Paul Anthony Samuelson was born on May 15, 1915, in Gary, Indiana. He earned a bachelor’s degree of Arts from the University of Chicago in 1935, and a Ph.D. in Philosophy from Harvard University in 1941. After completing his studies, Samuelson became an Assistant Professor of economics at MIT, Associate Professor in 1944, and Professor in 1947. In 1947, he published his first major work, Foundations of Economic Analysis in which he demonstrated the integration of mathematics and that it was essential to understanding the fundamentals of economics. He was also the author of an influential economics textbook, Economics: An Introductory Analysis, first published in 1948, and revised regularly for the following fifty years.
Paul Samuelson is considered by many to be the founder of neoclassical economics. In welfare economics he helped to establish the criteria for deciding whether an action will improve welfare; these criteria came to be known as the Lindahl-Bowen-Samuelson condition. Samuelson is predominantly acknowledged for his public finance theory on determining the optimal allocation of resources in the presence of both public goods and private goods. Finally, Samuelson has influenced international economics through two important theories of international trade: the Balassa-Samuelson effect (consumer price levels are systematically higher in wealthier countries than in poor countries) and the Hecksher-Ohlin model (a General equilibrium mathematical model of the macroeconomy in international trade), in which the Stolper-Samuelson theorem (a basic theorem in trade theory which describes a relation between the relative prices of output goods and relative factor rewards) is utilized.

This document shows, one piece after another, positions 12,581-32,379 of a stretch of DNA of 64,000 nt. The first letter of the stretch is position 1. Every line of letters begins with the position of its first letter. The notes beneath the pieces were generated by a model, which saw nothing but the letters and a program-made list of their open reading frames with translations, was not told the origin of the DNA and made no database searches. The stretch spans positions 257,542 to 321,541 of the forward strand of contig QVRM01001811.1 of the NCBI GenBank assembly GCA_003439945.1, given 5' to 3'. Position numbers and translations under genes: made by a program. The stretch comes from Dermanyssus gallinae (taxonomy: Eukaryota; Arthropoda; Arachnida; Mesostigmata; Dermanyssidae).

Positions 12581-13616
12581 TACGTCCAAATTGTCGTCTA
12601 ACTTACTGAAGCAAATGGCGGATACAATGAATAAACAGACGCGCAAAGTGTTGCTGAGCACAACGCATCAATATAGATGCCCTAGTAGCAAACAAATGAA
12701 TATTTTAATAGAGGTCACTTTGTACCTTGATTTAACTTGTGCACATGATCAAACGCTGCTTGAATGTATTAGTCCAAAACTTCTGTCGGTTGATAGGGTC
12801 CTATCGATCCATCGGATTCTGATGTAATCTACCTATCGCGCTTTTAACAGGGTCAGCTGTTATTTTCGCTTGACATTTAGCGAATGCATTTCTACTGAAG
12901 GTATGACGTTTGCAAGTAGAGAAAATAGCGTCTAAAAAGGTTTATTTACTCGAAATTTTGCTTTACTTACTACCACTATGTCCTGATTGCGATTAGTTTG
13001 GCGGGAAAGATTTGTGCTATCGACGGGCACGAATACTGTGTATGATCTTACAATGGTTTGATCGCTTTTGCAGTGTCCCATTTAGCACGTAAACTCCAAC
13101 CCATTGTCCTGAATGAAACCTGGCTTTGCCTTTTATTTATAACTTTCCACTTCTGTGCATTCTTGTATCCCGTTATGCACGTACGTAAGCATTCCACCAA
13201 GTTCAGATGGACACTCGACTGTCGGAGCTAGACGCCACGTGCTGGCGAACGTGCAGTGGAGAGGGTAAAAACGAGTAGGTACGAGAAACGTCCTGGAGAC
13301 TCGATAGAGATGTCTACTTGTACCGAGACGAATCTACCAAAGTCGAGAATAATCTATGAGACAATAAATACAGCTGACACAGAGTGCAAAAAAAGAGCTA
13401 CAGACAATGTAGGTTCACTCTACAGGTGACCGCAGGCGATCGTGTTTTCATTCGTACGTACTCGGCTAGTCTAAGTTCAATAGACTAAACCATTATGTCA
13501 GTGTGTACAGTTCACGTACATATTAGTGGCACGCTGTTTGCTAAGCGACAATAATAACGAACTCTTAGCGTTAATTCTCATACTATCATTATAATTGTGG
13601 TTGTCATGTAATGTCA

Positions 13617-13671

He was awarded the John Bates Clark Medal by the American Association of Economics in 1947, which is awarded to outstanding economists under the age of forty. Samuelson also received The Bank of Sweden Prize in Economic Sciences in 1970. Samuelson has served on many committees and honorary boards, including the National Resources Planning Board (1941-1943), United States Treasury (1945-1952), and the Council of Economic Affairs. He also was nominated as president of the American Association of Economics in 1961 and president of the International Economic Association in 1965.
Paul Samuelson was the first Jew to receive the Nobel Prize for Economics in 1970 for his contributions in numerous fields of economics. The following is an excerpt from the reasons for awarding Samuelson the Nobel Prize:
Generally speaking, Samuelson's contribution has been that, more than any other contemporary economist, he has contributed to raising the general analytical and methodological level in economic science. He has in fact simply rewritten considerable parts of economic theory. He has also shown the fundamental unity of both the problems and analytical techniques in economics, partly by a systematic application of the methodology of maximization for a broad set of problems. This means that Samuelson's contributions range over a large number of different fields.